(implicit ec: ExecutionContext): Future[B] = {
    // accumulator
    val buffer: ListBuffer[String] = ListBuffer()

    // the step function
    def stepFn(in: Input[String]): Iteratee[String, Unit] = {
      in match {
        case Input.Empty => this
        case Input.EOF => Done({
          println(s"Result ${buffer.mkString("--")}")
        }, Input.Empty)
        case Input.El(el) => {
          buffer += el
          Cont(stepFn)
        }
      }
    }

    // initial state -> iteratee ready to accept input
    folder(Step.Cont(stepFn))
  }

}

Looking at the implementation of the Iteratee, the first thing it does is setup it’s initial state. It tells the folder (i.e. the function driving the Iteratee) that it’s ready to accept messages by saying that it’s in a Step.Cont state.

The stepFn takes an Input[String]. Inputs can be in one of three states. Input.Empty means that the Enumerator does not have a message at this point in time. The stepFn in this case, does nothing but return itself (as there is nothing that the Iteratee needs to do).

If the input is of type Input.EOF, that would mean that the Enumerator has no more messages to produce (end of stream). The Iteratee just prints the accumulated messages to the output stream.

The third case which is more interesting, is the case where the Enumerator produces an element (Input.El). The accumulator just accumulates the messages, and returns a new Iteratee in the Step.Cont state - which means the Iteratee is still accepting new messages.

We glossed over the folder, the method that drives an Iteratee. Let’s look at the implementation of a real Enumerator in Play - which should clear things up.

val enumerator = new Enumerator[String] {
    // some messages
    val items = 1 to 10 map (i => i.toString)
    var index = 0

    override def apply[A](i: Iteratee[String, A]): 
      Future[Iteratee[String, A]] = {
      i.fold(
      // the folder
      {
        step => {
          step match {
            // iteratee is done, so no more messages
            // to send
            case Step.Done(result, remaining) => {
              println("Step.Done")
              Future(i)
            }

            // iteratee can consume more
            case Step.Cont(k: (Input[String] => Iteratee[String, A])) 
            => {
              println("Step.Cont")
              // does enumerator have more messages ?
              if (index < items.size) {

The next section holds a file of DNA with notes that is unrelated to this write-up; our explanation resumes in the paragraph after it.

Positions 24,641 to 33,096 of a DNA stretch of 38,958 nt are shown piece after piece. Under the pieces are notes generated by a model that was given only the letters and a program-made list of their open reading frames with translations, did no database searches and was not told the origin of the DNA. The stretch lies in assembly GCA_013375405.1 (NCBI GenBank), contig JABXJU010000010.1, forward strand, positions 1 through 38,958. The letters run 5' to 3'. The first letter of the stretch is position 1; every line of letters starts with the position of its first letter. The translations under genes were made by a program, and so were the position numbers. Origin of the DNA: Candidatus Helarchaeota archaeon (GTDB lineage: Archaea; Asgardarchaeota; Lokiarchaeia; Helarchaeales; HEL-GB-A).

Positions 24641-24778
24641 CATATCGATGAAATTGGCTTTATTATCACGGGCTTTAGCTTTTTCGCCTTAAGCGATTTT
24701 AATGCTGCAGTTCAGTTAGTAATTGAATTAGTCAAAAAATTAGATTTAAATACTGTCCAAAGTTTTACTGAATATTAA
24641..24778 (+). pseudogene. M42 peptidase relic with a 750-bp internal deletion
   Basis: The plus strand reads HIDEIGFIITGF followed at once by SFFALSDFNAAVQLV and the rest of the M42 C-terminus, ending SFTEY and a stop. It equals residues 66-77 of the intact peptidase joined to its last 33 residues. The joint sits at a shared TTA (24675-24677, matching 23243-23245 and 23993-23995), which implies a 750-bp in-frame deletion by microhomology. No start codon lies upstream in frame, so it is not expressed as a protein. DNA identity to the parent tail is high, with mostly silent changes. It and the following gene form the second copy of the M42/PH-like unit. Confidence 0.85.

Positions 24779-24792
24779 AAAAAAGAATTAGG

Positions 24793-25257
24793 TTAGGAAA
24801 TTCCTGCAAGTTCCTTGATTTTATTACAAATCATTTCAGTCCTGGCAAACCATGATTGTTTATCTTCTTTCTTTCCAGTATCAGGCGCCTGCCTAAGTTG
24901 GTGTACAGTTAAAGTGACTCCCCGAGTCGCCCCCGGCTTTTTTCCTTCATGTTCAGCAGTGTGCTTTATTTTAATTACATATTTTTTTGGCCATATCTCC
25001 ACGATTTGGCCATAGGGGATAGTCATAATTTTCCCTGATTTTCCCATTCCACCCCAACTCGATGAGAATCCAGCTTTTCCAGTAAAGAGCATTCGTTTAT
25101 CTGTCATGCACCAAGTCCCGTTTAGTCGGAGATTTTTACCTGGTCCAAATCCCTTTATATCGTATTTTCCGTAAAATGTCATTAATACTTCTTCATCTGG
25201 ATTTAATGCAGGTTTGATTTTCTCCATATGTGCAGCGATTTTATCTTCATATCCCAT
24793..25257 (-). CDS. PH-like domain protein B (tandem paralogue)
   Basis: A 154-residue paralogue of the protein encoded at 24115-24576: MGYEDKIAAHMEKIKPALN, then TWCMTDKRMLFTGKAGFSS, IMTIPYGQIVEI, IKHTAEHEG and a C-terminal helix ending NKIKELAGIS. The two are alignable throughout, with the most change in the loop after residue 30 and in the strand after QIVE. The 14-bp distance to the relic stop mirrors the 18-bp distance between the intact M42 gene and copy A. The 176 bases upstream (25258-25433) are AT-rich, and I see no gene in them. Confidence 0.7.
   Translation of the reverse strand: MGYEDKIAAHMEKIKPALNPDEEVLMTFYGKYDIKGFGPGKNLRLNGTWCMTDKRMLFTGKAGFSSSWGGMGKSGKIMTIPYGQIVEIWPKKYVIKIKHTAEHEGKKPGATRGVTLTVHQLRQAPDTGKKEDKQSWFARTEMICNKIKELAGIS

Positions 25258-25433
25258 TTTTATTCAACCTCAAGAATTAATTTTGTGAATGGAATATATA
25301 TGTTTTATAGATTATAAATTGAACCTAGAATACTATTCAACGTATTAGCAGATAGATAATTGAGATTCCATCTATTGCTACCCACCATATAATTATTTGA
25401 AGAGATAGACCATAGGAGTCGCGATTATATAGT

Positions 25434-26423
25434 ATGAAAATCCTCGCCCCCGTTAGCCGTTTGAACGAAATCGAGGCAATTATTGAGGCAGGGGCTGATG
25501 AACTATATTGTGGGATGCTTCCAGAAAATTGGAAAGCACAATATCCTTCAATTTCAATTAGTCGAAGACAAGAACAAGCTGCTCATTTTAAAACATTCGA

val item = items(index)
                println(s"El($item)")
                index += 1

                // get new state of iteratee
                val newIteratee = k(Input.El(item))

                // recursive apply
                apply(newIteratee)
              } else {
                println("EOF")
                Future(k(Input.EOF))
              }
            }

            // iteratee is in error state
            case Step.Error(message, input: Input[String]) => {
              println("Step.Error")
              Future(i)
            }
          }
        }
      })
    }
  }

The folder takes an Iteratee in a certain state (represented by the Step case class) and decides whether to drive the Iteratee further.

In the above example, if the Iteratee is in the Step.Done or in the Step.Error state, then there is nothing for the Enumerator to do. It no longer drives the Iteratee.

If the Iteratee is in the Step.Cont state, then, the Iteratee is ready to accept messages. We extract the k function (which translates an Input[E] to a new Iteratee) and give it a message of type Input.El. Now that we have the new state of the Iteratee (which is returned by the k function) we recursively call the apply method to drive the new state of the Iteratee.

Finally, sending messages to the Iteratee is as simple as:

Await.result(enumerator |>>> iteratee, Duration.Inf)

That’s pretty much it. You now understand the idea behind the Play Iteratees library. All of the code can also be found in this gist.

Notes:

Although I talked about Enumeratees, I have not provided an example or explained the mechanics of an Enumeratee. I leave it as an exercise to the reader. One important thing to note is that an Enumeratee is both an Enumerator and an Iteratee at the same time. I will just leave it at that.

For the the sake of keeping things simple, I have violated the principle of side-effect free programming. Both the Enumerator and the Iteratee can carry forward state through an accumulator.

Iteratees take some getting used to. The Play Framework’s implementation makes it a little harder to understand IMHO. I wish the Iteratee was an implementation of the Step trait itself.

Some very useful resources on Play Iteratees are:

Play Iteratees for normal humans

Iteratees in Play, an Introduction by James Roper

Play Iteratees vs. Node Websockets

Composable and Streamable Web Apps

PS

Special note of thanks goes to @sgodbillon for his help with this article.

If you liked this article or have comments, drop me a note at @tikurahul